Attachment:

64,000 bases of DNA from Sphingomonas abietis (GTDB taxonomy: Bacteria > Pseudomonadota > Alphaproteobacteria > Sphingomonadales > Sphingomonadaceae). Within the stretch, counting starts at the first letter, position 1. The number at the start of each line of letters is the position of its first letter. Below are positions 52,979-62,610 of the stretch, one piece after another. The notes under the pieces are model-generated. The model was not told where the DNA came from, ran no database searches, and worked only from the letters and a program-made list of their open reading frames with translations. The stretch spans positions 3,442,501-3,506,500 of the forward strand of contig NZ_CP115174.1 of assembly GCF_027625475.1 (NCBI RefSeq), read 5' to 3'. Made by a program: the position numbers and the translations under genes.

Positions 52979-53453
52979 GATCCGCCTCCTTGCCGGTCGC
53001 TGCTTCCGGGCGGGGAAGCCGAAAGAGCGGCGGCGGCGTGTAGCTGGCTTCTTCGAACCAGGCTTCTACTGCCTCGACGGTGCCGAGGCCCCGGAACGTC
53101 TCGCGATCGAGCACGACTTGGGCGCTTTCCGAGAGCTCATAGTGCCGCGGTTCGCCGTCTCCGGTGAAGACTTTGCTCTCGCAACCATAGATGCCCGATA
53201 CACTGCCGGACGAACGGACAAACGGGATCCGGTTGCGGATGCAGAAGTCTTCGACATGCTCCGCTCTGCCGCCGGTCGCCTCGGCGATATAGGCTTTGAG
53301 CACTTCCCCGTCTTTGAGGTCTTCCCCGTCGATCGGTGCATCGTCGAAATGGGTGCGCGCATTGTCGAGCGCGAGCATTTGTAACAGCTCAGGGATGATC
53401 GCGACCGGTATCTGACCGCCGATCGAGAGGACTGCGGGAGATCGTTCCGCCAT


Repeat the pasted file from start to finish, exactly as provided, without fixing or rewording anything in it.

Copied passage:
64,000 bases of DNA from Sphingomonas abietis (GTDB taxonomy: Bacteria > Pseudomonadota > Alphaproteobacteria > Sphingomonadales > Sphingomonadaceae). Within the stretch, counting starts at the first letter, position 1. The number at the start of each line of letters is the position of its first letter. Below are positions 52,979-62,610 of the stretch, one piece after another. The notes under the pieces are model-generated. The model was not told where the DNA came from, ran no database searches, and worked only from the letters and a program-made list of their open reading frames with translations. The stretch spans positions 3,442,501-3,506,500 of the forward strand of contig NZ_CP115174.1 of assembly GCF_027625475.1 (NCBI RefSeq), read 5' to 3'. Made by a program: the position numbers and the translations under genes.

Positions 52979-53453
52979 GATCCGCCTCCTTGCCGGTCGC
53001 TGCTTCCGGGCGGGGAAGCCGAAAGAGCGGCGGCGGCGTGTAGCTGGCTTCTTCGAACCAGGCTTCTACTGCCTCGACGGTGCCGAGGCCCCGGAACGTC
53101 TCGCGATCGAGCACGACTTGGGCGCTTTCCGAGAGCTCATAGTGCCGCGGTTCGCCGTCTCCGGTGAAGACTTTGCTCTCGCAACCATAGATGCCCGATA
53201 CACTGCCGGACGAACGGACAAACGGGATCCGGTTGCGGATGCAGAAGTCTTCGACATGCTCCGCTCTGCCGCCGGTCGCCTCGGCGATATAGGCTTTGAG
53301 CACTTCCCCGTCTTTGAGGTCTTCCCCGTCGATCGGTGCATCGTCGAAATGGGTGCGCGCATTGTCGAGCGCGAGCATTTGTAACAGCTCAGGGATGATC
53401 GCGACCGGTATCTGACCGCCGATCGAGAGGACTGCGGGAGATCGTTCCGCCAT